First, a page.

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5 Reasons You Still Need to Max Out Your 401k

I’ll be totally honest. A few years ago, before I started this blog and my personal finance journey, I had no clue what a 401k was. I knew that it had something to do with finance. I probably could have ventured a guess that it related to retirement. But other than that, I just really didn’t know. I definitely didn’t know that I needed to max out my 401k…And guess what?! Even though it’s not sexy, you still need to do it!

And that’s a scary thought

Because I was, and am, just a regular, working doctor. But what does that mean?

It means that:

  • I went to 4 years of undergraduate school
  • Followed by 4 years of medical school
  • And then functioned/was functioning throughout my residency/fellowship training at a high level

This is what all regular, working doctors have accomplished at minimum. So, we are pretty “with it” people.

But I still had no clue what a 401k was, let alone to max out my 401k!!!!!

So, I’m here to tell you that:

(A) There are people/doctors out there that still have no clue what a 401k is, and

(B) If you are one of those people, that’s totally ok. I was one of those people. And you are not alone.

For a refresher or quick intro, this explains basically all you need to know about 401k’s and other investment accounts.

But what if I told you there was something even scarier

I know…I know…things are getting real spooky now. But stick with me…

The scarier thing to me is that I meet many doctors now who know what a 401k is but do not invest in it. To me, that is downright terrifying!

There’s a bunch of reasons for this including:

  • Not really understanding what a 401k does despite knowing that it exists
  • Being scared of investing for fear of losing money
  • Thinking other investment accounts are better
  • Being steered by a “financial advisor” against investing in their 401k
  • Investing all in real estate or other alternative investments instead of in a 401k

As a side note, here are my top 3 investments to avoid at all costs!

Research shows that only 2 out of 3 GOATs will max out their 401k’s…

These reasons and just about every other one are all bunk

For instance:

  • Scared to invest? This post is for you.
  • Your “financial advisor” tells you not to invest in your 401k? Hmmm…my best guess is that they are less of an “advisor” and more of a commissioned salesperson.
  • Thinking of keeping all of your investments in Bitcoin? I recommend checking out this post first.

But my goal with this post is not to try and disprove every argument against investing in a 401k. Because these excuses can be endless.

Instead, my goal is to share with you 5 simple, wealth-building reasons why you need to max out your 401k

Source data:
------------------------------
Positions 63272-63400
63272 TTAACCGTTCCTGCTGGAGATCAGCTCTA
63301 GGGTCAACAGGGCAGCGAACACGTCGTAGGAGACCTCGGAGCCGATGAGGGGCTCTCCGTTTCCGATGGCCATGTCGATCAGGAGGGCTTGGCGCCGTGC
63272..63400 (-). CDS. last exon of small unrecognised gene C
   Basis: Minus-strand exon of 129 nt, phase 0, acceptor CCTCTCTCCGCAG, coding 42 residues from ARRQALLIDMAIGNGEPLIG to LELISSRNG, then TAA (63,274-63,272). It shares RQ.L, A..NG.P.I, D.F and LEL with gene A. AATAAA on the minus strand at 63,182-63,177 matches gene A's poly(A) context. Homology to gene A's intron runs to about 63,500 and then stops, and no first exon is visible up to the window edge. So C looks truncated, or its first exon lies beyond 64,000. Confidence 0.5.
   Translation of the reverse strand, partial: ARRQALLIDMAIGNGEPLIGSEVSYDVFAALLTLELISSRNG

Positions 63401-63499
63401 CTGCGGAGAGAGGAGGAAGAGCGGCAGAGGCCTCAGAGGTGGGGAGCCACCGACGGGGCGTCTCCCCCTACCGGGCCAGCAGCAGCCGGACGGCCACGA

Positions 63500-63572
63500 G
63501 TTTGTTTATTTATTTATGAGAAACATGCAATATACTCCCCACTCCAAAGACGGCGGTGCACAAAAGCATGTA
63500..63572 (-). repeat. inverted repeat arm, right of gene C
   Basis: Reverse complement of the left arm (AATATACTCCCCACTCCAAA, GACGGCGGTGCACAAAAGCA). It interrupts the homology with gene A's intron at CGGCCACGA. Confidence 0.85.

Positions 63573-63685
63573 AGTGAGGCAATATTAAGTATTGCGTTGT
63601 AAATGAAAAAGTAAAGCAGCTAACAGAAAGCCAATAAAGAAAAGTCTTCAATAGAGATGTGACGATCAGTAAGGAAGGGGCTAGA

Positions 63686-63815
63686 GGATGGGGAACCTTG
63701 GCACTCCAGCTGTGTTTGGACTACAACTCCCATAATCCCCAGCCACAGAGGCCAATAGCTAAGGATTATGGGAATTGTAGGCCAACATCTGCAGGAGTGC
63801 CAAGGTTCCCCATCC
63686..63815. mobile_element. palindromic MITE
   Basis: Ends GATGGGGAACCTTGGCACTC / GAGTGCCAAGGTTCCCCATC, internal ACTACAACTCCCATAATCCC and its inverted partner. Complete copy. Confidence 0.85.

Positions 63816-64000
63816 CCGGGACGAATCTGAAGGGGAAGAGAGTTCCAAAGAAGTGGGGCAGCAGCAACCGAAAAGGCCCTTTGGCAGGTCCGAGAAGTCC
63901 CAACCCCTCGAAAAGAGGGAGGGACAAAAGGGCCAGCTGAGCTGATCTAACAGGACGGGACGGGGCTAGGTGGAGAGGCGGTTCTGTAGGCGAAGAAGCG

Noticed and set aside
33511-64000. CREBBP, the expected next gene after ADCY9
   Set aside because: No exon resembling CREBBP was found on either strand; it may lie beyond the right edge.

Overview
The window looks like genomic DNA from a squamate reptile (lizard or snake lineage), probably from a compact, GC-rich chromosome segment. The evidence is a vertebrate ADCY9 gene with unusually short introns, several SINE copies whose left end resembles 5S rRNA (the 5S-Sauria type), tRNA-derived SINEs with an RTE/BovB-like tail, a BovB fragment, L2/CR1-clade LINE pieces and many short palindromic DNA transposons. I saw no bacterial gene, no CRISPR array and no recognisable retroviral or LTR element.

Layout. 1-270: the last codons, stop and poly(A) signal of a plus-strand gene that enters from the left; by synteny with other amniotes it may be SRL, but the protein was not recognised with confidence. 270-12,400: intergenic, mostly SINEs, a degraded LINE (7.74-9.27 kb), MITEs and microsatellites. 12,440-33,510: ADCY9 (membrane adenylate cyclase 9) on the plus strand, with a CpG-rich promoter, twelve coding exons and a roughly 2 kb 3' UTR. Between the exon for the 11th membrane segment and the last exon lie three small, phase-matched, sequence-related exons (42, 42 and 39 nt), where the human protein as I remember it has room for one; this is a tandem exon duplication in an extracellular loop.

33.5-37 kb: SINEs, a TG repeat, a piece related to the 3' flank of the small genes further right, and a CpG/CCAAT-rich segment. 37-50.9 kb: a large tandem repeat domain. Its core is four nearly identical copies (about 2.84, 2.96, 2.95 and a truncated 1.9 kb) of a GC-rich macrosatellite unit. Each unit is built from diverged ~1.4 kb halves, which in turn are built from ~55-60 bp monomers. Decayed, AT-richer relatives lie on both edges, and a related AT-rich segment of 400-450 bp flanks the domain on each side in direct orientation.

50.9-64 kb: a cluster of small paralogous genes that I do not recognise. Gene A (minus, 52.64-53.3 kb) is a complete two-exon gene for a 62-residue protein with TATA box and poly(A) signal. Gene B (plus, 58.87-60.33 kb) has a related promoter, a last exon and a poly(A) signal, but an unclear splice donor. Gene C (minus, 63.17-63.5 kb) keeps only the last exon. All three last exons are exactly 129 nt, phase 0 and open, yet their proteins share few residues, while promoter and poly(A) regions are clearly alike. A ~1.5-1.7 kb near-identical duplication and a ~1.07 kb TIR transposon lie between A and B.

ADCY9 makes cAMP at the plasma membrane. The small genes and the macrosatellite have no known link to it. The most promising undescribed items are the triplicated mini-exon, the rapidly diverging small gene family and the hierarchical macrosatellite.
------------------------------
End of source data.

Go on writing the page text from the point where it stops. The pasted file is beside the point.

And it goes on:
But before I start, a quick disclaimer. I am using the term 401k in this post to represent really any primary employer-based investment account. So if your employer has a 403b like mine instead of a 401k, same arguments apply.

Don’t have an employer? You should set up a solo 401k or other similar investment account. Same arguments apply.

No excuses!

Ok, here we go…max out your 401k in 3…2…1…

1. Tax Deferred Growth

Simple rules to build wealth:

  • Make money
  • Save money
  • Invest money
  • Minimize money parasites

And the biggest money parasites are taxes and fees. Minimizing fees is one of the big reasons that investing passively in broadly diversified index funds is the way to go.

That strategy also happens to minimizes taxes for the most part regardless of what account they are investing in. But, taxes will still take a big chunk of your money if you invest in a taxable account.

See, with a taxable account (like a regular account that you open up with a brokerage like Fidelity or Vanguard), your money is taxed when you put it in the account. And then it gets taxed again when you take it out of the account. So, double tax.

With your 401k, the money is taxed when you take it out of the account. But not when you put it in. So you get taxed once. Still stinks. But better than twice. Especially if your tax bracket is lower when you plan to withdraw the money (likely in retirement) than it is now in your peak earning years.

But even if that is not the case, it’s still worth it. I plan to remain in a high income tax bracket when I retire. I still fully fund my 403b.

Related Posts:
The 7 Step Basic Formula for Wealth as a Physician
The Simple Habits That Will Make You Financially Successful

2. Diversification

I hope this is relatively self explanatory.

Don’t put all your eggs in one basket. Even if it is a good basket.

For example, I love real estate investing. A huge part of my net worth is in real estate as called for in my written financial plan. I encourage and teach others to invest in cash flowing real estate assets.

But I would never recommend that you should forgo your 401k to invest in real estate. I think that is bad advice. Investing in cash flowing real estate carries minimal risk. Similar to investing in the stock market via broadly diversified low cost index funds with yearly rebalancing. But the risk is decidedly not 0%.

So, create an asset allocation that allows you to reach your goals without unnecessary risk and follow it. That way, if something happens to one asset and it goes down, your others are there to keep you afloat until the other ones recover.

Related Posts:
Top 10 Ways That Doctors Should Invest Their Money
My Written Financial Plan Update: New Financial Goals and Priorities

3. Asset Protection